Testing Results and Conclusion
Our comparison tests are derived from current and prior CPU cooler testing using standardized methods for benchmarking and gathering data on our hex-core, Core i7-5930K running at 4.2 GHz. We will be comparing the Scythe Kotetsu MkII TUF Gaming Alliance with the Cooler Master Hyper 212 RGB Black, the be quiet! Dark Rock 4 and Cooler Master MasterAir MA410M TUF Gaming Edition.
The reason we’ve stuck with our 5930K primarily is because it’s quite good at what it does: generating a lot of heat with great consistency when heavily loaded. Its fixed clock was designed to push the absolute limits of 120mm single-fan/single-tower coolers and adequately prove the performance advantages of larger units.
Thermal loads from our mini-blast-furnace i7-5930K CPU nearly overloads the Scythe Kotetsu Mark II cooler at both full and half speed fan settings. There’s just no other way to say it, but the Kotetsu Mark II cooling performance is entry-level at best, at least by our test standards.
Looking at the thermal load charts against the fan speed chart, the Scythe Kotetsu Mark II fan speed does happen to be the lowest of the comparison group, its 100 percent setting hovering just barely above the 50% speeds turned in by both Cooler Master products. The fan on the be quiet! Dark Rock 4’s low RPM value happens to be from a 135 mm model, while all other fans in the testing group are 120 mm diameter.
Those moderate fan speeds from the Kotetsu MarK II make a big difference in terms of ambient noise levels, sliding in just barely above the whisper-silent Dark Rock 4. By comparison, the twin-turbine Cooler Master MA410M TUF is a deafening shuttle launch.
Factoring cooling performance with noise levels, the Kotetsu Mark II doesn’t fare as well despite its great acoustics. The inverse is exactly true for the MasterAir MA410M TUF with good cooling performance and worst registered noise levels.
Flash forward to the performance value chart where the Kotetsu makes a sweeping charge to finish out relatively strong for the testing group, primarily due to its very friendly $40 (£31) price point. While the Dark Rock 4 and MA410M do perform much better in thermal and acoustic tests, pricing equalizes the playing field when all points are used for comparison.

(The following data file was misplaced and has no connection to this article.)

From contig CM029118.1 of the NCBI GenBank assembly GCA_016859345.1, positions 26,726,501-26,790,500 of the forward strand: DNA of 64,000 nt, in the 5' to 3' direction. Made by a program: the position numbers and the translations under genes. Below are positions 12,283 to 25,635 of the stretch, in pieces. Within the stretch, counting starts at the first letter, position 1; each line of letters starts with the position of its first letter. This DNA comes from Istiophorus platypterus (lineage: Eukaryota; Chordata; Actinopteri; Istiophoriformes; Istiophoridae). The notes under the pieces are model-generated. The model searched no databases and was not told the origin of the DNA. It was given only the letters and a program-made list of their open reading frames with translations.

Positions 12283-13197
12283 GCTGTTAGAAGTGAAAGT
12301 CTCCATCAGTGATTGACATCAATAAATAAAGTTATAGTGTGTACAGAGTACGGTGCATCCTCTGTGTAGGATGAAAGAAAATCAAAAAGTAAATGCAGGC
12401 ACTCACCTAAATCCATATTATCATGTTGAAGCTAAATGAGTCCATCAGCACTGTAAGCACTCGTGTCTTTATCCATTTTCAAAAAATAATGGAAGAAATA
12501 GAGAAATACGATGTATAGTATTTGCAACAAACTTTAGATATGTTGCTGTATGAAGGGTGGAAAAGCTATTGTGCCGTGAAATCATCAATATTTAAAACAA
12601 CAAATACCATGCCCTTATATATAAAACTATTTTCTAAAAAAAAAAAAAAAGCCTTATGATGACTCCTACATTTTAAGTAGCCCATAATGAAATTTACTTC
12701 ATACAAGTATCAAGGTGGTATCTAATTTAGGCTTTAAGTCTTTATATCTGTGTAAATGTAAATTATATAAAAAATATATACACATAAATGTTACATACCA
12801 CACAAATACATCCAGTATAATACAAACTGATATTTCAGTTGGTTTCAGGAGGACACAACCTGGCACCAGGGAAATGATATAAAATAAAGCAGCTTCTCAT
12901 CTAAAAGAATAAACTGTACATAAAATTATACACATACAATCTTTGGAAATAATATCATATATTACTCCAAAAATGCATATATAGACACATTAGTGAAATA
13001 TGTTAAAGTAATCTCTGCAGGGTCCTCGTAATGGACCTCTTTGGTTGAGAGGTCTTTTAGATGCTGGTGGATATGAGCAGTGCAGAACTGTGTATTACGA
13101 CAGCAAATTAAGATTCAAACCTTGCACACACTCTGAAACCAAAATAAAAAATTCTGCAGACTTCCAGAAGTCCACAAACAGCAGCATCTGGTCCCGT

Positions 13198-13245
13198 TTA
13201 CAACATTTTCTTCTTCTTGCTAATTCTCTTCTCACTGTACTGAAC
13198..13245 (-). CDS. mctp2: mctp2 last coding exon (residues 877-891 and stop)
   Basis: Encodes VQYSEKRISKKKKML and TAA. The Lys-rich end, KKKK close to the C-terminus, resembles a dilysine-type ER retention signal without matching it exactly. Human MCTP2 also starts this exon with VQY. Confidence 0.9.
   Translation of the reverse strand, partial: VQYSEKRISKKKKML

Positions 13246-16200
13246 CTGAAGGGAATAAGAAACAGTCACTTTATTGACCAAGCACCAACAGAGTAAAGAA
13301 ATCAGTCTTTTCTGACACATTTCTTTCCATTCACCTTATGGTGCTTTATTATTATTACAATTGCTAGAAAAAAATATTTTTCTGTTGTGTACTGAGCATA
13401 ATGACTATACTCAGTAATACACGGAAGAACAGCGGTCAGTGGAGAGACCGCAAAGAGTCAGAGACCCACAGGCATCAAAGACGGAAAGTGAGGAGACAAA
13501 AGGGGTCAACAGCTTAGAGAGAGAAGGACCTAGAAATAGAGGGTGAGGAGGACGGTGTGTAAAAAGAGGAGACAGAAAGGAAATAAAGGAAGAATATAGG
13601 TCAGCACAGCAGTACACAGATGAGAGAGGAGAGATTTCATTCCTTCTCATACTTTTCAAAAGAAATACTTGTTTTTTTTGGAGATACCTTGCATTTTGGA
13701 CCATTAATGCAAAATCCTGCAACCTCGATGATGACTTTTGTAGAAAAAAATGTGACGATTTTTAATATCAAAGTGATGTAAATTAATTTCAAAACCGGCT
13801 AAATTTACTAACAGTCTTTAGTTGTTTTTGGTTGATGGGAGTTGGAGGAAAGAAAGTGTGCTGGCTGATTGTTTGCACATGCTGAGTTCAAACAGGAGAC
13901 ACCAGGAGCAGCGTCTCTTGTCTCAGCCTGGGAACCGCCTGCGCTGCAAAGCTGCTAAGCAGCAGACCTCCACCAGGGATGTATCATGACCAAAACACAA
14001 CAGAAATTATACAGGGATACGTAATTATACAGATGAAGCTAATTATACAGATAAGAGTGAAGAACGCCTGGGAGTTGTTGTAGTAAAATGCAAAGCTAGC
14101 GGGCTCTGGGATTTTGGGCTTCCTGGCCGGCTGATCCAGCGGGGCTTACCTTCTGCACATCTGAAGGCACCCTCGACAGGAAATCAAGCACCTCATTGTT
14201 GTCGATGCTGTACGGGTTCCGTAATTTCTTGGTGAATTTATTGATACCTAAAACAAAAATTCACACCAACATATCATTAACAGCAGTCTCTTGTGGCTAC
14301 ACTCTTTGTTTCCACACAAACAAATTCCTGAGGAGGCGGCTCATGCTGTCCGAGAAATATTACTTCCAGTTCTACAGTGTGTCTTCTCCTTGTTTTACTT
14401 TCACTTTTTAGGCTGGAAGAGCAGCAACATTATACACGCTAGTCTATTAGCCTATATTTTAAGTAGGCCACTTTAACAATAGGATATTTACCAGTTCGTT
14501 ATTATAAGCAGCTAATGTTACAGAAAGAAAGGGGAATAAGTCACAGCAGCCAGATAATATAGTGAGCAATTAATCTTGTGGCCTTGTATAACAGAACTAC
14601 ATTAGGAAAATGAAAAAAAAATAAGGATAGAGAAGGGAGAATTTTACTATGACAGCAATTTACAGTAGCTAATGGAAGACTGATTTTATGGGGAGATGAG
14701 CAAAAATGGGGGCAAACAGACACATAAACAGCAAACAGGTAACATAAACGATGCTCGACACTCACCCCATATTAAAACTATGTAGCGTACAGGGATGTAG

Thermal imaging from our Flir One Pro show a relative heat bloom at 50 percent fan speed as compared to full speed, although not as much of a difference as we’d expect considering the reported core temperatures. This could point to something more fundamental with how the heatpipes are able to absorb loads from the CPU and dissipate effectively through the cooling tower fins. Otherwise, we’d see a definitive spike in thermals in the cooling tower, indicating that the Kotetsu’s fan isn’t up to snuff.
Scythe’s Kotetsu Mark II TUF Gaming Alliance cooler leaves us with some debate, though. On one hand, it performs rather poorly under high loads from our overclocked six-core i7-5930K. While it could be argued that many current-gen 4-8 core CPUs won’t likely be pushing TDPs nearly as high, we still must consider all possibilities are indeed, possible.
On the other hand, the handsomely low price of $40 (£31) makes it very attractive to budget system builders and entry level overclockers. In addition, the TUF Gaming Alliance theme adds a bit of aesthetic allure to that that as well. Low costs often play very well into what many budget gamers are looking for, although the Cooler Master Hyper 212 RGB black performs better and offers an included RGB controller, while also being priced the same as the Scythe Kotetsu Mark II TUF Gaming Alliance.
The Kotetsu looks to be a solid fit for the budget gaming community, which is a bona fide commitment, considering the number of builds going online these days with four cores or fewer onboard. But we wish it offered an RGB controller, better HEDT performance or a lower price.
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